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Electronic Materials

Mushroomlike nanowires form superstretchy conductive films

A vertical alignment allows gold nanowires to stay in contact even when stretched

by Prachi Patel, special to C&EN
October 11, 2018 | A version of this story appeared in Volume 96, Issue 41

Micrographs show a top view of gold nanoparticles in a continuous layer on the top of a film and a side view showing thin gold threads aligned vertically with slightly larger caps on the top of the threads, like a tall, thin mushroom.
Credit: ACS Nano
Closely packed vertical gold nanowires on a polymer sheet look like enokitake mushrooms under a scanning electron microscope (top view, left and side view, right). The nanowires help maintain the film’s conductivity even when the film is stretched to nine times its size.

By growing a forest of fine, densely packed gold nanowires on a rubbery surface, researchers have made ultrastretchable conductive films for electronic devices (ACS Nano 2018, DOI: 10.1021/acsnano.8b05019). The film can stretch up to nine times its original dimensions, greater than any elastic conductor made so far. Soft, thin, and stretchable electronics could be the basis for sensors that can be embedded into apparel or wrapped around body parts to monitor them. They could also be used to make artificial skin for humanoid robots.

Credit: ACS Nano
A conductive film grown on a stretchy polymer maintains its conductivity when flexed.

Previously, researchers have made stretchy, conductive films by embedding or coating polymer sheets with interconnected webs of metal nanowires or carbon nanotubes. But repeated flexing and stretching of the films can separate the rigid nanomaterials from the soft elastomers.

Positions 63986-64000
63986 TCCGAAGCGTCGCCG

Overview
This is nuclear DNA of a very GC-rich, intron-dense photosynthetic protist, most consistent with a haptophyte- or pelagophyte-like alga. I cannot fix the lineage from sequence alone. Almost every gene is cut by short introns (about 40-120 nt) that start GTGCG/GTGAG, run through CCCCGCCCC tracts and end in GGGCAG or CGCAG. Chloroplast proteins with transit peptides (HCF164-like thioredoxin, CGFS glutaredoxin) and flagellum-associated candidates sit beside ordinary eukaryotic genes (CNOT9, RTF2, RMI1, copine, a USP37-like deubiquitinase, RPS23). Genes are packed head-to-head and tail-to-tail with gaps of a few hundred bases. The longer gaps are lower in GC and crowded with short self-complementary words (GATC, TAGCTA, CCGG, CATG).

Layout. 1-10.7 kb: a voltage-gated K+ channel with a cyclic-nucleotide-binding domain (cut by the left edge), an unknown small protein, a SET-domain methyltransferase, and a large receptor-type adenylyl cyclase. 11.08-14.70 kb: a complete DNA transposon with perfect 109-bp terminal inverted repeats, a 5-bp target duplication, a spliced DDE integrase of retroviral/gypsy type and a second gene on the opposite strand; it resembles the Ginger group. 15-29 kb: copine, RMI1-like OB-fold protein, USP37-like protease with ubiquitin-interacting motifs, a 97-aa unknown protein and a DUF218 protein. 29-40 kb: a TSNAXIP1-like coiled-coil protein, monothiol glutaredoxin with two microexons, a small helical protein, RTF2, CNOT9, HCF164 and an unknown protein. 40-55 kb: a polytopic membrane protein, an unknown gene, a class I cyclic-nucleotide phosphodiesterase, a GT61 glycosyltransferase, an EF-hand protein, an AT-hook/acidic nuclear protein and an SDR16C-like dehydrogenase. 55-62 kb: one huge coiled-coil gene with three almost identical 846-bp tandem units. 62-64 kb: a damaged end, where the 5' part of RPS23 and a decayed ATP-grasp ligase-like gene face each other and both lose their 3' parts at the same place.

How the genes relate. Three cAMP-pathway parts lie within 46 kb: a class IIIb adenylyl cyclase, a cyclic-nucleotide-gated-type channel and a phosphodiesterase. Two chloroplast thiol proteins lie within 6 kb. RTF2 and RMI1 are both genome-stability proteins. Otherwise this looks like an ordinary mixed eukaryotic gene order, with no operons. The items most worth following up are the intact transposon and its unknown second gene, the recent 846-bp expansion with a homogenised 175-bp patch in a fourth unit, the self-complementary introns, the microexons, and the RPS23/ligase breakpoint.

Wenlong Cheng and his colleagues at Monash University took a different approach. They treated a thin polymer sheet with (3-aminopropyl)trimethoxysilane and then washed it with a suspension of negatively charged gold particles, which stuck to the surface. Next the researchers immersed the films in a concentrated gold salt solution, and gold strands grew from the particles. The process resulted in a packed array of standing nanowires strongly attached to the polymer.

The prepared films look like gold foil. But a closer look under the electron microscope shows that the nanowires resemble bunches of the long, thin enokitake mushrooms found in Asian cuisine: They are narrow at the bottom and have nanoparticle “caps” at the top that touch each other. When the polymer is stretched, the caplike heads separate into clusters. Further stretching pulls the wires away from each other within a cluster but the clusters stay connected to neighboring ones at the base. This leads to an accordion-like structure that allows the film to maintain over 93% of its conductivity even after being stretched and released 2,000 times.

When the gold nanowire films were built on top of 20-µm-thick films of Ecoflex, a highly stretchable silicone rubber, the material could stretch by as much as 800% without losing conductivity. Patches of Ecoflex-based films placed on a volunteer’s knuckles stayed firmly attached after repeated hand flexing.

To show the film’s practicality, the researchers made a stretchable energy-storing device by sandwiching an electrolyte in between two pieces of gold nanowire film used as electrodes. They also used the film to create a system to recognize facial expressions. Nine sensor patches made with the film, placed on a volunteer’s face, measured the electrical signals from small muscle movements. The sensor patches were sensitive enough for the system to accurately identify happy, sad, angry, surprised, or scared expressions.

“This is a very exciting advance in the field of stretchable electronics,” says Sheng Xu, a nanoengineer at the University of California, San Diego.

Stanford University chemical engineer Zhenan Bao is cautiously optimistic. The high cost of gold could be a drawback to the approach, but “the high conductivity and high stretchability is impressive,” she says.



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